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Lacombe County hit with stop sign thefts

County believes same culprit behind stop sign thefts at west-central location

Lacombe County suspects the same culprit is behind a string of stop sign thefts.

Bill Cade, county operations director, said someone has repeatedly targeted a stop sign at a specific location in the west-central part of the county.

“In this particular area, it’s been ongoing for three months now where randomly the same sign is stolen or pulled out and left on the ground. And we’re constantly having to replace them,” he said, adding crews have replaced the sign six to 10 times already.

“Because it’s the same location over and over again, we assume that it’s probably the same individuals who are doing it.”

Whether it is someone with a particular hate on for a particular stop sign location or some other motivation, the end result is that a dangerous situation is created.

Drivers not seeing a stop sign may assume there is one for traffic coming from the other directions. That mistake could lead to some serious collisions.

Cade said those who tamper with stop signs and it led to a collision causing injury or death could find themselves in serious legal trouble.

In 1997, three young Florida men were sentenced to 15 years in prison for removing a stop sign from an intersection where three teenagers were later killed when their car was hit by a Mack truck.

In September, 2013, Ottawa officials warned the public to be on the alert for sign theft after more than 100 stops signs were stolen already that year, including 19 in one week alone.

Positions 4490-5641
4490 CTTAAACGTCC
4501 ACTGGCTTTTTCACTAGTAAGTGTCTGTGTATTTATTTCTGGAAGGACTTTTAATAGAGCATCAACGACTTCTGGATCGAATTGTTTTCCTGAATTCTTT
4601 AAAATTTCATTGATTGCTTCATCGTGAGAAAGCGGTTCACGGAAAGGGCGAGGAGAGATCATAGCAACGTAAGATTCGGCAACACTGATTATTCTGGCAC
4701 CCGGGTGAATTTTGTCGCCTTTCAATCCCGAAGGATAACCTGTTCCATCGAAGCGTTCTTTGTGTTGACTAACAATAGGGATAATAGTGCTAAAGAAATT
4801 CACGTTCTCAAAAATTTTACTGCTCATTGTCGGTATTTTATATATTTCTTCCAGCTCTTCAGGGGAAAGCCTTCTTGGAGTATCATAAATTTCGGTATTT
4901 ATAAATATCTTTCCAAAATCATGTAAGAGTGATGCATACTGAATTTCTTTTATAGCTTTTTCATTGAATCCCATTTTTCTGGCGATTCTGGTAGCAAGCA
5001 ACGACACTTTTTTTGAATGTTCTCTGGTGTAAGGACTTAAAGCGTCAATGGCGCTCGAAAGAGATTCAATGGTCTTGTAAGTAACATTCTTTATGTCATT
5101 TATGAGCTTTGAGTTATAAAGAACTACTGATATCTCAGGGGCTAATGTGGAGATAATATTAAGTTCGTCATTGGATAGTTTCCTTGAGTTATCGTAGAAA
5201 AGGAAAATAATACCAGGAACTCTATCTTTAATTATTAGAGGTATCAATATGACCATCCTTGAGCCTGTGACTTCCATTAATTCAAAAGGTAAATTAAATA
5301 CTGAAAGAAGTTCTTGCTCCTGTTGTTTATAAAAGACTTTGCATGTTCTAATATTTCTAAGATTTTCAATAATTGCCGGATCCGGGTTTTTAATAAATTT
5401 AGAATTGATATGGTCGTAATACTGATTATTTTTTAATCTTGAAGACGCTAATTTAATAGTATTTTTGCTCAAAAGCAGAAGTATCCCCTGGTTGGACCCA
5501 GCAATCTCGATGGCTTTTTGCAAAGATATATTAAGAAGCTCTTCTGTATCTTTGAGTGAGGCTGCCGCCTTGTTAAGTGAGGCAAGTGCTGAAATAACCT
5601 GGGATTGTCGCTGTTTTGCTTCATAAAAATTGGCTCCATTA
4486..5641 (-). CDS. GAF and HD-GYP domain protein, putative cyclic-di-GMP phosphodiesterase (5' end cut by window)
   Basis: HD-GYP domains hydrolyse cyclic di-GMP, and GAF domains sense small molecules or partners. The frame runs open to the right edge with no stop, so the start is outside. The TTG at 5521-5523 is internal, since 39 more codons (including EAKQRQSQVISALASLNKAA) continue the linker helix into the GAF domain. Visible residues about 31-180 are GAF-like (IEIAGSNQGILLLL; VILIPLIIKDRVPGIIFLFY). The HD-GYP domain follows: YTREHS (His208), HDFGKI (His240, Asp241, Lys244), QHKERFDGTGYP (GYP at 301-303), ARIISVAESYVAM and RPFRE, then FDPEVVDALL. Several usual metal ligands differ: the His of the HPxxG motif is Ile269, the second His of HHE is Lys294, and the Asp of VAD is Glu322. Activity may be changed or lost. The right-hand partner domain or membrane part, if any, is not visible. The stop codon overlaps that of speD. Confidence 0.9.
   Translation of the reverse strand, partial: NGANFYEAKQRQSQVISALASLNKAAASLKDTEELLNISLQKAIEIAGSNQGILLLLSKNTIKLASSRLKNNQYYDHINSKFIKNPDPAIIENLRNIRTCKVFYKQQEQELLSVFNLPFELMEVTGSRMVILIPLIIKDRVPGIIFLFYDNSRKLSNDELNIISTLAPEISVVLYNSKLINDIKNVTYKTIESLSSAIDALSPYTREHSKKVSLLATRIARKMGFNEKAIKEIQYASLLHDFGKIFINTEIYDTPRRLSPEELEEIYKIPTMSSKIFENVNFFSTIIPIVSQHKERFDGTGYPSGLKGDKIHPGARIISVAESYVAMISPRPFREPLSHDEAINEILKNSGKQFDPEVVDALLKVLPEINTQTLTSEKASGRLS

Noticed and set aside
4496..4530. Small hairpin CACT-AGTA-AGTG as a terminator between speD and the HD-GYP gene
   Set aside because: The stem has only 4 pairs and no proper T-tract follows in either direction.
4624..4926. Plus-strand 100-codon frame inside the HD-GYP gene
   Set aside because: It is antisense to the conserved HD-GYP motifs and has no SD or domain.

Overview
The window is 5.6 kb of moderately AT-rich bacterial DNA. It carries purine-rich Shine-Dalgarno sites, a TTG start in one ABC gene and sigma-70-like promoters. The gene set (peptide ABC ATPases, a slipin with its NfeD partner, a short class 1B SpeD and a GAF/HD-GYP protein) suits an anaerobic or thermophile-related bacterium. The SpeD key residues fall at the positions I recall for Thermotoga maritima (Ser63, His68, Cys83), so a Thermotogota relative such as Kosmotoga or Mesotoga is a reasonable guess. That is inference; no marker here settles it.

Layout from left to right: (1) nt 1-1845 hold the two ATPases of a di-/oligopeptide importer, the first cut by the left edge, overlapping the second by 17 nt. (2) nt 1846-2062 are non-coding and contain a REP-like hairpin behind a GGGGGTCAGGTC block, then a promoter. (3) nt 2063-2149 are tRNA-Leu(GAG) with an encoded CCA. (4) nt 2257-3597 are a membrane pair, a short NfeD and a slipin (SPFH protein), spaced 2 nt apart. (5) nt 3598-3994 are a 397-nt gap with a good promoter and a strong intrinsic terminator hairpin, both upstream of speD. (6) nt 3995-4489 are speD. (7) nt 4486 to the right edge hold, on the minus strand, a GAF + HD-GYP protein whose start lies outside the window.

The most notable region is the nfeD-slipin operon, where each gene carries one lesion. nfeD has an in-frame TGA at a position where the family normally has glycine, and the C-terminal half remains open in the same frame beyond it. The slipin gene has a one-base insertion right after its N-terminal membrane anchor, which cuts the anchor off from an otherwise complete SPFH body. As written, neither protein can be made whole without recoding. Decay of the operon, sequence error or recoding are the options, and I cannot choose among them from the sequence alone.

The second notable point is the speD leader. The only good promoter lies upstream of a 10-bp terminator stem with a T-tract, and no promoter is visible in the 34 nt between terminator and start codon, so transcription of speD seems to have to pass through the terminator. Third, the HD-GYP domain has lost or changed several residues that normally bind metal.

Every once in a while there seems to be a rash of stop sign thefts. Last year, the eastern side of the county was hit by stop sign vandals.

Young souvenir hunters looking for an eye-catching wall decoration are suspected of being behind some thefts, but in other cases the thefts are likely a sign of protest. After a time, thefts usually stop.

In the meantime, the county is asking rural residents to keep an eye out for any indication stop signs have been interfered with and to report it to them.

The county is considering surveillance, setting up trail cams like those used by hunters, to try to catch culprits in the act.

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Paul Cowley

About the Author: Paul Cowley

Paul grew up in Brampton, Ont. and began his journalism career in 1990 at the Alaska Highway News in Fort. St. John, B.C.
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